A robust investment process should accept that higher volatility is normal, and that style bias must be overcome, argues Ian Heslop, head of global equities and manager of the Merian European Equity Fund
European equities cannot be ignored when considering how best to diversify. Western Europe is a colossal economy, with almost as great a share (14%) of world GDP as the US (15%), on a purchasing power parity basis1. Yet many investors remain far more weighted to US than to European equities.
The European market is deep and liquid. Less homogeneous than the US, it embraces a variety of national markets. This diversity means that there is greater scope for generating alpha through systematic, research-based investment in European equities than in the homogeneous and highly competitive US market, in my view. Most academic investment research has focused on the US, giving an opportunity in European equities for a research-based, systematic approach like ours.
Europe, like all world economies, faces risks. A disorderly, no-deal Brexit could cause an economic shock, especially for the UK and Ireland. A financial crisis might assail Italy, which suffers from high debt. Global trade tensions have already dampened European growth, and there is a risk that the US, having increased tariffs on China, could erect fresh trade barriers against Europe.
When facing uncertainty and risk, it is essential to adopt an objective, bias-free approach, based on thorough and objective research. Central to our philosophy on the Merian Global Investors global equities team is a continuous and disciplined research effort, testing hypotheses against specific, concrete data.
Higher volatility is normal
European equities, like world equities, have been more volatile recently. The Vstoxx Index, a measure of volatility in European equities, rose to 21.1 on 5 August 2019. However, this was still below its long-term average2. The fall in volatility during 2016 and 2017 may have lulled investors into a false sense of security, ill-preparing them for the spikes in volatility of February 2018, December 2018, May 2019, and August 2019.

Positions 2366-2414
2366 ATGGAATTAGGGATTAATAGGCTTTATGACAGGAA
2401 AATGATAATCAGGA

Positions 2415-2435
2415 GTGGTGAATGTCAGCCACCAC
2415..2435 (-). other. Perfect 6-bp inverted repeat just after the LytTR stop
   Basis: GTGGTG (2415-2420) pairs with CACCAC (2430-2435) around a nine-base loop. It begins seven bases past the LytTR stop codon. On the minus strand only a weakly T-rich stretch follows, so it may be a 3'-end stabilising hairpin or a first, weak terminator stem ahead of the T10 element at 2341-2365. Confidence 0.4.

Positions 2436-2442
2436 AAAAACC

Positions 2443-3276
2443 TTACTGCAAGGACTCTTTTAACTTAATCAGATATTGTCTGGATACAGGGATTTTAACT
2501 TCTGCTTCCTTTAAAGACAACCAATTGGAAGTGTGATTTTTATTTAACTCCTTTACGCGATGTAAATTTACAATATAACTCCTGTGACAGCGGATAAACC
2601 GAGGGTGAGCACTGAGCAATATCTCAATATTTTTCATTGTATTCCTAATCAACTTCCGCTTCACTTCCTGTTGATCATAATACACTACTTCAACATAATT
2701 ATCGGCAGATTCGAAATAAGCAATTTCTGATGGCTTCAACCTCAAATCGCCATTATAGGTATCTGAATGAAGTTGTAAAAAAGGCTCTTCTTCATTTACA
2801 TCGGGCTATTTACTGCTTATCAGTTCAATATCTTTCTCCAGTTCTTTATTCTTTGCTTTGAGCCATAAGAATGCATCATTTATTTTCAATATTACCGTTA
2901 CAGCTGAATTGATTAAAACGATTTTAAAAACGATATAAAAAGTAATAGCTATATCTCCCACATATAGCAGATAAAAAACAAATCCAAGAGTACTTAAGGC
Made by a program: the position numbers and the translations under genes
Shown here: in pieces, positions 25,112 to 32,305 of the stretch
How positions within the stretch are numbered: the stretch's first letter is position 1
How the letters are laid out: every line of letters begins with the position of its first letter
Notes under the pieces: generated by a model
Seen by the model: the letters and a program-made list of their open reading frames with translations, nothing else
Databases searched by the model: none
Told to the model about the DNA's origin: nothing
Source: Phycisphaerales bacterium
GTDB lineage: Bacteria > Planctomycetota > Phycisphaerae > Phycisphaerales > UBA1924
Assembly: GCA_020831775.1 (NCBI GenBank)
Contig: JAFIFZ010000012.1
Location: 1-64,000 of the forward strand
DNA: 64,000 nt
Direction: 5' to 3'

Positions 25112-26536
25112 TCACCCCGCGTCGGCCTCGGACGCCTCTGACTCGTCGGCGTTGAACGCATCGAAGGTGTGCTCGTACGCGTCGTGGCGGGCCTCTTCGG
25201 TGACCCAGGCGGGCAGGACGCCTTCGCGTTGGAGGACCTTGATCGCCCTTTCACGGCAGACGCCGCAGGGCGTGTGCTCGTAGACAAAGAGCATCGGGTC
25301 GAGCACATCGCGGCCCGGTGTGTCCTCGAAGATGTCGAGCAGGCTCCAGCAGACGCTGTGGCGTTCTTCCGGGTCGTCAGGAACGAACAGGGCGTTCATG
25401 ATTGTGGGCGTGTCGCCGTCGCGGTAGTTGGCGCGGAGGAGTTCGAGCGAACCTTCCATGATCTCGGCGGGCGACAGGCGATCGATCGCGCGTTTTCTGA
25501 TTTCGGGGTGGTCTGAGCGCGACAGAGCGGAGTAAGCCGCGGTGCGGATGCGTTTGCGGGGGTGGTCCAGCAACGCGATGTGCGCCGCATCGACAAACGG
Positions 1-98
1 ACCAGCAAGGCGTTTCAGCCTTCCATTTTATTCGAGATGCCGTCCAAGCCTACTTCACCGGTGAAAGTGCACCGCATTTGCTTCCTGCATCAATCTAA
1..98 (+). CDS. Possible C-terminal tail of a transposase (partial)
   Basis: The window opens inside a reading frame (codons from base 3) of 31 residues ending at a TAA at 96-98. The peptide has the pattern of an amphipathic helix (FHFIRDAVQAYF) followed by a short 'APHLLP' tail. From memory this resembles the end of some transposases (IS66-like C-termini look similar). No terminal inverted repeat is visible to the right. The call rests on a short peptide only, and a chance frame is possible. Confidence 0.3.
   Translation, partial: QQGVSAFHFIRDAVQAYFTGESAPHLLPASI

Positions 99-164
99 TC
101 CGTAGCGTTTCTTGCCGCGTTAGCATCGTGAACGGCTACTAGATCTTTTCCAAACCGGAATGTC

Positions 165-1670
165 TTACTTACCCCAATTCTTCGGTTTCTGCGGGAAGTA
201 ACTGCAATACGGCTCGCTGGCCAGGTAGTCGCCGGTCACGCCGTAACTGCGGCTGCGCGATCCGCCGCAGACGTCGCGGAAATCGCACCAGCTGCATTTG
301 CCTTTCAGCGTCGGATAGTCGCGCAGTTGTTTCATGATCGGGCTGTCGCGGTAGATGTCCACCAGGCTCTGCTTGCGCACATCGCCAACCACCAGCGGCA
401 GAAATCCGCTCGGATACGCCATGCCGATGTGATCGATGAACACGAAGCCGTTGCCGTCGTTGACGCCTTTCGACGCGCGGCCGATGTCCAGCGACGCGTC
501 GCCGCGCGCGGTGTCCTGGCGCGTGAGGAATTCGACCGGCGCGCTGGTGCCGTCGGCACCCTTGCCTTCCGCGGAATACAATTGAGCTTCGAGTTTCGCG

Like world markets, European equities lost ground toward the end of 2018, but recovered3 in 2019. Yet the rally of 2019 was cautious, most of the gains coming from quality and growth, rather than value factors. Investors have been risk off rather than risk on, according to our analysis, and value tends to do well in risk on environments. Over recent decades, value and growth have contended to hold sway in Europe (see graph).
Many traditional European equity funds are prone to style bias. They may be wedded to a rigid investment style, such as a value style or a growth style. Our process avoids style bias. We believe that better risk-adjusted returns can be achieved by flexing the fund’s investment style according to our proprietary analysis of the market environment.
1 Source: IMF estimates for 2019.
2 The average was 23.9, based on data 4/01/1999-2/08/2019.
3 The MSCI Europe Index had a price return of 8.9% year-to-date, as at 5 August 2019. Source: Bloomberg as at 5/08/2019.